Reviewed by: Angus Wolfe Murray

"Emotions break out. Like pus from a boil."

For half the year it never gets dark in Norway. Great for party animals and mountain bikers, but no midnight feast for those who need their shut-eye, like Jonas Engstrom (Stellan Skarsgård) a Swedish detective, sent to Oslo to help solve the brutal killing of a student.

What gives Erik Skjoldbjærg's debut such an impact is the whiteness of the light and the darkness of the soul. Engstrom is not a forthcoming man, compared to Erik Vik (Sverre Anker Ousdal), his assistant, a charmer of the old school, and sleep deprivation causes him to make fatal mistakes, arriving at a state of paranoia that brings him closer to the murderer in thought and deed.

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The whodunit element becomes less important as Engstrom's mental state appears more fractious by the minute. A repressed, controlled man, with a sense of humour equivalent to stressed concrete, he struggles with a fear, blacker than the night that never comes. Skarsgård (Breaking The Waves, Ronin) has the intelligence and authority to play this role, as if he slept in his clothes, which he didn't, because the damned light won't switch off. As an actor, he is contained. Skjoldbjærg stretches him to a point where emotions break out. Like pus from a boil.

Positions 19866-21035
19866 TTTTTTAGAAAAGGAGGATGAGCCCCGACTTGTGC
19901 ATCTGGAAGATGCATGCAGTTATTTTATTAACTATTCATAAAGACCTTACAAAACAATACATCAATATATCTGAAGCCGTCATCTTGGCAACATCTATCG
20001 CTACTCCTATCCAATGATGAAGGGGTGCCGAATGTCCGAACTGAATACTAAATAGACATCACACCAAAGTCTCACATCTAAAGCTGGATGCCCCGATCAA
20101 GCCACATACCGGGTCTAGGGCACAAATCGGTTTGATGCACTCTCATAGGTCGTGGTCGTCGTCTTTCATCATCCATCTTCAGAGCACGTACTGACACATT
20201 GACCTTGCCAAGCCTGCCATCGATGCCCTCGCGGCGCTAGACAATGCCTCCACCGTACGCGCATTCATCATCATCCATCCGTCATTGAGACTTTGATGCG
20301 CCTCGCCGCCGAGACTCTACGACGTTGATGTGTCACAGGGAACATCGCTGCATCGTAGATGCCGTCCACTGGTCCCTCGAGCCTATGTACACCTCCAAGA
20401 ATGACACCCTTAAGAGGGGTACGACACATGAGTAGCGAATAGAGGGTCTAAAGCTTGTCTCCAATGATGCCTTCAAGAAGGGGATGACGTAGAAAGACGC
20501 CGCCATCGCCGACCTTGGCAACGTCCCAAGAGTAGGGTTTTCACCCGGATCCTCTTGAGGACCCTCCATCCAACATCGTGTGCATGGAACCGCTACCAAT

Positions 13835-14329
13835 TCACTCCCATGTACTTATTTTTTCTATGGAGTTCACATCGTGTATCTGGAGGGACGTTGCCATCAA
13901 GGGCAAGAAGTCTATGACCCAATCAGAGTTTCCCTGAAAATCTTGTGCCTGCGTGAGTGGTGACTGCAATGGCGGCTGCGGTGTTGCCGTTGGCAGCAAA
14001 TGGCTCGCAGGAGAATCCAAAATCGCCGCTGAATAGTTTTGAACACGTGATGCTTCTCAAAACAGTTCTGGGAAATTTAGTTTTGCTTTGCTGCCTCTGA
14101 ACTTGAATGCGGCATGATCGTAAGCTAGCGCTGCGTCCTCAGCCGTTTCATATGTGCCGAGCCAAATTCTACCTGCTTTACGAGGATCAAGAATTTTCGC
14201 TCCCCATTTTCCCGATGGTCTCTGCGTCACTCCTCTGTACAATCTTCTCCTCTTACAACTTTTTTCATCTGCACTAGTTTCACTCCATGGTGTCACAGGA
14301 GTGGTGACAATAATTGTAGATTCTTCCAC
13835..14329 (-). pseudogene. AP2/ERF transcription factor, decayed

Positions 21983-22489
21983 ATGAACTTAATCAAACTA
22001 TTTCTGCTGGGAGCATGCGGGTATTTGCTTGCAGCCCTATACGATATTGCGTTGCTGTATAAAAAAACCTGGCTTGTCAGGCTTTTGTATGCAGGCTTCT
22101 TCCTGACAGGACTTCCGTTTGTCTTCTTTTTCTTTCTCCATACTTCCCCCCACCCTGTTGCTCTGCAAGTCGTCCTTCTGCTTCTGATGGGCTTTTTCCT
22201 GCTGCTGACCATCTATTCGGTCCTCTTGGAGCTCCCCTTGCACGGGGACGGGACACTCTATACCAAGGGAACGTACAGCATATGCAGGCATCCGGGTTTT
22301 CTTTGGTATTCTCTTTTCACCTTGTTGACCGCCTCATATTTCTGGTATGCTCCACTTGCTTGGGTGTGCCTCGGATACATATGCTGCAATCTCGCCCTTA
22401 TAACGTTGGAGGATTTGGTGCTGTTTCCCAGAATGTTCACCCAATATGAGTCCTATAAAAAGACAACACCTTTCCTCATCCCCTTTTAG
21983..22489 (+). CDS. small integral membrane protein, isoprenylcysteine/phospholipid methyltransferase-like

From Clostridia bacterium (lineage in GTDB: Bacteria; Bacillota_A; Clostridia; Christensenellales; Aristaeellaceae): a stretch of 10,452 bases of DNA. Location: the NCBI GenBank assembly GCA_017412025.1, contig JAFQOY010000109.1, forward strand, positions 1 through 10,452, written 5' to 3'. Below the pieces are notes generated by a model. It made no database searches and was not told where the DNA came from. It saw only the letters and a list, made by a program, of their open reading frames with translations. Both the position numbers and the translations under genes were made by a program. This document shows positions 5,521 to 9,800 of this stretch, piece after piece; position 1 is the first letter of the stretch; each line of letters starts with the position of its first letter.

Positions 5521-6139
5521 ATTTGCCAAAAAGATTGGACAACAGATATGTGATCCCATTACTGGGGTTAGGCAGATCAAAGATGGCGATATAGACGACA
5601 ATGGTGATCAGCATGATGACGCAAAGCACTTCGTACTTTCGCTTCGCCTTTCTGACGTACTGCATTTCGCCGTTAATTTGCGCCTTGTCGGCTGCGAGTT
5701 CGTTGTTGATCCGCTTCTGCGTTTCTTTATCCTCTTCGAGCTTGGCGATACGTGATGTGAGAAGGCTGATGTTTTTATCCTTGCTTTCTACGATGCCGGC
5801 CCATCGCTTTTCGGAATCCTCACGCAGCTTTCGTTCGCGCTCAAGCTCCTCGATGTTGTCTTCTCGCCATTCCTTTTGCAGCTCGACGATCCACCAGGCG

Reviewed on: 19 Jan 2001
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A detective gets drafted in to help solve a murder... but sleepless nights threaten his sanity.
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Director: Erik Skjoldbjærg

Writer: Nikolaj Frobenius, Erik Skjoldbjærg

Starring: Stellan Skarsgård, Sverre Anker Ousdal, Bjørn Floberg, Gisken Armand, Kristian Figenschow, Thor Michael Aamodt, Frode Rasmussen

Year: 1997

Runtime: 97 minutes

BBFC: 15 - Age Restricted

Country: Norway


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